Whether your watercraft of choice is a speedboat, yacht, or something in between, knowing the basics of marine navigation is absolutely essential when you’re spending time on the water. Below is Van Isle Marina staff’s quick guide to the basics of navigation. We’ve included some short definitions to go with our roundup of the traditional manual tools that truly experienced sailors swear by, as well as electronic devices with all the bells and whistles.
Marine Navigation – Learning Your Directions
Latitude & Longitude – A coordinate system that allows you to pinpoint exactly where you are on Earth, whether on land or at sea. Latitude measures north & south, while longitude measures east & west.
True North – Also known as geodetic north, this marks the position of the geographic North Pole according to the position of the Earth’s axis. Not to be confused with the magnetic North Pole, which shifts by kilometres every year due to moving sea ice, the geographic North Pole is where the lines of longitude converge. The same is true for the South Pole.
Knots – 1 knot or kn is 1.15 mph or 1.852 km/h, a measure of speed for boats and aircraft. This unit of measurement has been used since the 17th century, when the speed of ships was measured by a rudimentary device made of coiled rope with evenly spaced knots.
This rope was attached to a pie-shaped piece of wood that floated behind the ship and was let out for a certain amount of time. When the line was pulled back in, the number of knots (roughly the speed of the ship) between the wood and the ship were counted.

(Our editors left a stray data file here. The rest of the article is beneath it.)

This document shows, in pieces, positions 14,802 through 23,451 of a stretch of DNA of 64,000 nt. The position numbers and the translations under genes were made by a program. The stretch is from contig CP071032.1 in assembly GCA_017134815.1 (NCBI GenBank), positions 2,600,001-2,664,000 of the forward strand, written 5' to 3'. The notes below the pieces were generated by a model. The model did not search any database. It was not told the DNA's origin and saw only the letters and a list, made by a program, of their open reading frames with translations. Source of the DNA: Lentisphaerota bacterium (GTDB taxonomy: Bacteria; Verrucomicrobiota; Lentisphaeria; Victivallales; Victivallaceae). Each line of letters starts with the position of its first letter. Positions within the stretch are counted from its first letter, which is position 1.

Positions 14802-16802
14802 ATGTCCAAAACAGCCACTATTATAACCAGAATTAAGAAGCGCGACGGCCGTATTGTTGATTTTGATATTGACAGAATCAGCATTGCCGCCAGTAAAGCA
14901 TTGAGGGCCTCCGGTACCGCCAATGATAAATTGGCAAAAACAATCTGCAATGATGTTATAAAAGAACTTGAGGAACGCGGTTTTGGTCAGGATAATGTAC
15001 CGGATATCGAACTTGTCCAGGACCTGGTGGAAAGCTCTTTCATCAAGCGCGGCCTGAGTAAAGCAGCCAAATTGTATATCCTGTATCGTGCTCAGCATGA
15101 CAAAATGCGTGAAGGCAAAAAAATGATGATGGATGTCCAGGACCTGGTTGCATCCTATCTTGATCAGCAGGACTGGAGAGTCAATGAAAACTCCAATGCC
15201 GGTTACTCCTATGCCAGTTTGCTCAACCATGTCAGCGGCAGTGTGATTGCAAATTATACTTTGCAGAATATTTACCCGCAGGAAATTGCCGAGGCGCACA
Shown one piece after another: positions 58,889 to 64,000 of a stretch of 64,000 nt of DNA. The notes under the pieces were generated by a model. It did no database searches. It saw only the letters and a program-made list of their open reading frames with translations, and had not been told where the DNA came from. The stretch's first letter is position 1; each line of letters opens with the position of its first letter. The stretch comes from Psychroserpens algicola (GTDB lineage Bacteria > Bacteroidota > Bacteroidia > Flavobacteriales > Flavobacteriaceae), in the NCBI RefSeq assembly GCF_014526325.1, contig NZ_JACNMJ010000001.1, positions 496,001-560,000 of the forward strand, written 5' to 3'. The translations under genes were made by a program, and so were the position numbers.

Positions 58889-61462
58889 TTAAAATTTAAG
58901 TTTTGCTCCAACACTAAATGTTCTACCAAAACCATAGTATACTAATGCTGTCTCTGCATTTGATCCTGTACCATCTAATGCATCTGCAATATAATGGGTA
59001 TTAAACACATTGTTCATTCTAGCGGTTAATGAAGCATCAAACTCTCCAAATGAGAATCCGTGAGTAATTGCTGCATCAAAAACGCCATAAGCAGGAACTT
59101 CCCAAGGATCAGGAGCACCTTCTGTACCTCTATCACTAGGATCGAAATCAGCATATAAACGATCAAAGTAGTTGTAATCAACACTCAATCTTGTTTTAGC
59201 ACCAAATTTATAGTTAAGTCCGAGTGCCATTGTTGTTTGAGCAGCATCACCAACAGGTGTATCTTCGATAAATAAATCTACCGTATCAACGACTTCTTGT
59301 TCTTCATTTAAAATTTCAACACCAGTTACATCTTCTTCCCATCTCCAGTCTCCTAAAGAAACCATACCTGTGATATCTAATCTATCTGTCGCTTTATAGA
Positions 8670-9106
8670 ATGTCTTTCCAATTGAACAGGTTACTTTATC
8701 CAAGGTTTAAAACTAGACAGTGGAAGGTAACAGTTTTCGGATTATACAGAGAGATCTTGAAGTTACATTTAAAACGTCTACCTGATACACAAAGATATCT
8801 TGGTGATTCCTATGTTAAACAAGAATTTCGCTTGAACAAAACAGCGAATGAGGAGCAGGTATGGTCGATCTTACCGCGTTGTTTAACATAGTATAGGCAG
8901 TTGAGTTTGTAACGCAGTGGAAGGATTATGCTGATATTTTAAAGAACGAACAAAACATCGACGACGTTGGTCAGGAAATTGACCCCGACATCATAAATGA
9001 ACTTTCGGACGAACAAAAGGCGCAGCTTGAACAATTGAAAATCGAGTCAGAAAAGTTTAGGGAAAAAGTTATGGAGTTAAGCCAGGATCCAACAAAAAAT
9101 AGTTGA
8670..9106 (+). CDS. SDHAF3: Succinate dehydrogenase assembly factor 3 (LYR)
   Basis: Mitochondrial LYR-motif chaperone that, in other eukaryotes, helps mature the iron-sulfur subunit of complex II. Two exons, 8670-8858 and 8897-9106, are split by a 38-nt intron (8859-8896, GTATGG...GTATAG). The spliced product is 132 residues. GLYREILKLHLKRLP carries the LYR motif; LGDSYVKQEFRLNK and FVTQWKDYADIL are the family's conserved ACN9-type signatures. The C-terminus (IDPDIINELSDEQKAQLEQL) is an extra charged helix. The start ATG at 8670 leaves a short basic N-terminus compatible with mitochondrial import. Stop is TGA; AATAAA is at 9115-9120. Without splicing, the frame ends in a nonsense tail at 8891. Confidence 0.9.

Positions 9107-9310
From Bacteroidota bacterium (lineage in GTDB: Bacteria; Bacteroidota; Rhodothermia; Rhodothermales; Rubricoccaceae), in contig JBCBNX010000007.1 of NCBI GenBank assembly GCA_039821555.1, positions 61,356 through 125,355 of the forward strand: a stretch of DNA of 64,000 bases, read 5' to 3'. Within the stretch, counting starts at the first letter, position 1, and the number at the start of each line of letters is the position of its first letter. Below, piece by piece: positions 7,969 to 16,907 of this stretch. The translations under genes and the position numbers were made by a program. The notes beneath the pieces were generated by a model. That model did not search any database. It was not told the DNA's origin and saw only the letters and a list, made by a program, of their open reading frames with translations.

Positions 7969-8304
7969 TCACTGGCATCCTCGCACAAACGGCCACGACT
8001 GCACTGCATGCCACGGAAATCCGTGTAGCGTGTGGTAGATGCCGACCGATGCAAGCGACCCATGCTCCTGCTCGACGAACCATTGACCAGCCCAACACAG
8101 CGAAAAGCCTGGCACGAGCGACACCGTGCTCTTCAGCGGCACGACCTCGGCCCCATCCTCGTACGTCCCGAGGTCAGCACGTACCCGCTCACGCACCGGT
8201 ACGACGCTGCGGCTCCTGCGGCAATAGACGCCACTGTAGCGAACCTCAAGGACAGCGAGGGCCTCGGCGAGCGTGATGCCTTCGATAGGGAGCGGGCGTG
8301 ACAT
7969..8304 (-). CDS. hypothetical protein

Nautical Mile – A nautical mile is equal to one minute of latitude and is based on the Earth’s circumference. One nautical mile equals 1.1508 statute (land measured) miles.
Marine Navigation – Tools
Magnetic Compass – Tried and true, and something that every sailor should have on hand since it doesn’t require any electricity to operate. The magnetic compass points to magnetic north and you can read your direction using the needle or the “lubber line.” There are 360 degrees, with 0 degrees to the north, 180 degrees to the south, 90 degrees to the east, and 270 degrees to the west. The direction your boat is heading in measured in degrees relative to magnetic north.
Rules – A set of parallel rulers that determine the angle (degrees) between the starting point and destination. They are attached by swivelling arms that you can “walk” across a nautical chart, while maintaining the correct angle.
Dividers – Used to measure distance on a nautical chart, dividers are used to separate two points on the chart to represent one or many nautical miles.